Global air cargo volumes dropped 0.9% year-on-year (YoY) during November, marking the first monthly decline since June 2013, a report said.
Going by the bare worldwide monthly figures, November 2015 was not a good month for air cargo. For the first time in 2.5 years, monthly volume dropped YoY (-0.9%).
Although US dollar-yields improved for the third month in a row, the 1% increase was smaller than the usual yield improvement from October to November, added the report from WorldACD Market Data.
However, the month-on-month (MoM) yield increase was in line with last year’s when taking into account the major exchange rate effects.
Volumes during September-November showed a growth of 1%, well below the YoY increase of 2.6%.
Exports from China and Hong Kong by air to Europe had been below previous year’s volumes for a good part of 2015, but over the past months this negative pattern was reversed.
The destination North America had already performed well since the beginning of 2015 and continued that trend towards the year’s end. And the yield developments (in USD) were even more encouraging. Contrary to recent figures from other sources, we observe rather positive yield patterns for the origin Asia Pacific: between August and November, yields rose by 17% to Europe, and by 10% to North America.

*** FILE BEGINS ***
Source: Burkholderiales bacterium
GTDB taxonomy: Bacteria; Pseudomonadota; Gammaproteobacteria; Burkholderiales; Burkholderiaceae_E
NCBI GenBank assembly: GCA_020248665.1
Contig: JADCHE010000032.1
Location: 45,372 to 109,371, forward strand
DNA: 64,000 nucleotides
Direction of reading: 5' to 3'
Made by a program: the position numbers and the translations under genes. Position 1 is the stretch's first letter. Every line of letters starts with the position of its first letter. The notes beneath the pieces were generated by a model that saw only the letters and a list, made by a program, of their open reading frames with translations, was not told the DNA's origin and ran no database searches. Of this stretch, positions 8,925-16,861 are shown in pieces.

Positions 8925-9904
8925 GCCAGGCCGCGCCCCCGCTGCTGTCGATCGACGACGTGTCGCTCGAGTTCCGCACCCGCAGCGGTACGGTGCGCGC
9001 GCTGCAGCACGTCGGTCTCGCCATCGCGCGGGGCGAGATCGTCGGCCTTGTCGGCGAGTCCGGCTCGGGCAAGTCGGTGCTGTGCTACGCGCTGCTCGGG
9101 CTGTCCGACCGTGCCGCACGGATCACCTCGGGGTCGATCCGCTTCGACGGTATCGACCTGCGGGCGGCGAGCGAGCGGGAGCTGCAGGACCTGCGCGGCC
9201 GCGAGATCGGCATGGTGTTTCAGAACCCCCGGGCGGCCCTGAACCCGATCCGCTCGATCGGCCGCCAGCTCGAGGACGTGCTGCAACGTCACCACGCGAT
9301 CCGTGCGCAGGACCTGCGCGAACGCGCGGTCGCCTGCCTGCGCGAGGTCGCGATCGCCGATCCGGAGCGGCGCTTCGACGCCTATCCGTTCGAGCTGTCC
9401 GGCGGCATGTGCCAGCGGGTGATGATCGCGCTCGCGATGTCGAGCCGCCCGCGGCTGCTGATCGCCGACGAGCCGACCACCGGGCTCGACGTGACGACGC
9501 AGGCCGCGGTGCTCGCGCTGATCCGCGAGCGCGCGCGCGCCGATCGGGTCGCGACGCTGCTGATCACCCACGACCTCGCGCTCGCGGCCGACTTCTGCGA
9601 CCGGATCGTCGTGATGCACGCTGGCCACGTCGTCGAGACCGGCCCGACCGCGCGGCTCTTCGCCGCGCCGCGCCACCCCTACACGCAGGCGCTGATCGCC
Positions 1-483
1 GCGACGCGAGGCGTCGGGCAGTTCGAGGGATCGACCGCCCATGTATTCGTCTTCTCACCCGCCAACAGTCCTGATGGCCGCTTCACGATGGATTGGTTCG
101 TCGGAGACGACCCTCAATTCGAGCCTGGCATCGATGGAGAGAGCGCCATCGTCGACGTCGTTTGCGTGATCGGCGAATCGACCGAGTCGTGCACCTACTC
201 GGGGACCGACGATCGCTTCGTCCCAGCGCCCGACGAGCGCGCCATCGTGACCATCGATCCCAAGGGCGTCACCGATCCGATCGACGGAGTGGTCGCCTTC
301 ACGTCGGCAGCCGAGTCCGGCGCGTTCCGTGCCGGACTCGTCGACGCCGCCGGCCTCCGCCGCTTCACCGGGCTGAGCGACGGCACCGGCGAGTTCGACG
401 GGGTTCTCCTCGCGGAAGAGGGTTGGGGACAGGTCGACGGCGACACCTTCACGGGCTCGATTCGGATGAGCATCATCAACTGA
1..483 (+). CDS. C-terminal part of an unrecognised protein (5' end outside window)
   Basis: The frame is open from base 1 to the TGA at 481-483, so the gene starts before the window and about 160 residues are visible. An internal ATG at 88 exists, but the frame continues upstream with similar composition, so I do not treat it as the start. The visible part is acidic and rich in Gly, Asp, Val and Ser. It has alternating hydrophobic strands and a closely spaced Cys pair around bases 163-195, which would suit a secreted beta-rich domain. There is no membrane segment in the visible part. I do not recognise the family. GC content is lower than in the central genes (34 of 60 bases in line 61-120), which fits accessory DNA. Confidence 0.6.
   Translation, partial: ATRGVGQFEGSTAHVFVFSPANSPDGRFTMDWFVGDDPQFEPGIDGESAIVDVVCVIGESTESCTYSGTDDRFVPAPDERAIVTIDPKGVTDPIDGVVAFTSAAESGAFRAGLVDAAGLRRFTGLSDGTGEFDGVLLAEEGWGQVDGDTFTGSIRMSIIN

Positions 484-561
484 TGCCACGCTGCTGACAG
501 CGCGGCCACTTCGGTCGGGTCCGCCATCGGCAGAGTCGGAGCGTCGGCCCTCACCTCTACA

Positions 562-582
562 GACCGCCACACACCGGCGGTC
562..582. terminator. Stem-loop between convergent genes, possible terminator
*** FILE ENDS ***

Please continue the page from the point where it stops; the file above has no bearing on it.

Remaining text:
However, intra – Asia Pacific air cargo suffered. YoY volumes were down by 4% in November, and by 1.3% for the last three months. And coupled with that, the average USD-yield in the area fell by 4% since August 2015.
How did other areas fare since August? Volumes from Africa, Europe and the Middle East & South Asia (MESA) grew more than average (by 4, 4 and 2% respectively), whilst volumes from the Americas contracted compared to 2014. But in Central & South America, compensation was found in strongly growing yields between August and November (+13%).
Perishables and pharmaceuticals remain positive, also over the past three months, with YoY volume growth of 5% respectively 10.5%. Whilst perishables shared in the small yield upswing since last August, pharmaceuticals did not: their rapid growth is accompanied by a USD-yield drop of 5% since September. When measuring in EUR however, the main currency for pharma, the picture is much more positive.
Carriers from North America contracted by 3% YoY (volume-wise) on average over the past three months. Their colleagues from Asia Pacific and Europe hardly grew. Carrier groups from Africa and MESA noted growth of 2% respectively 7%.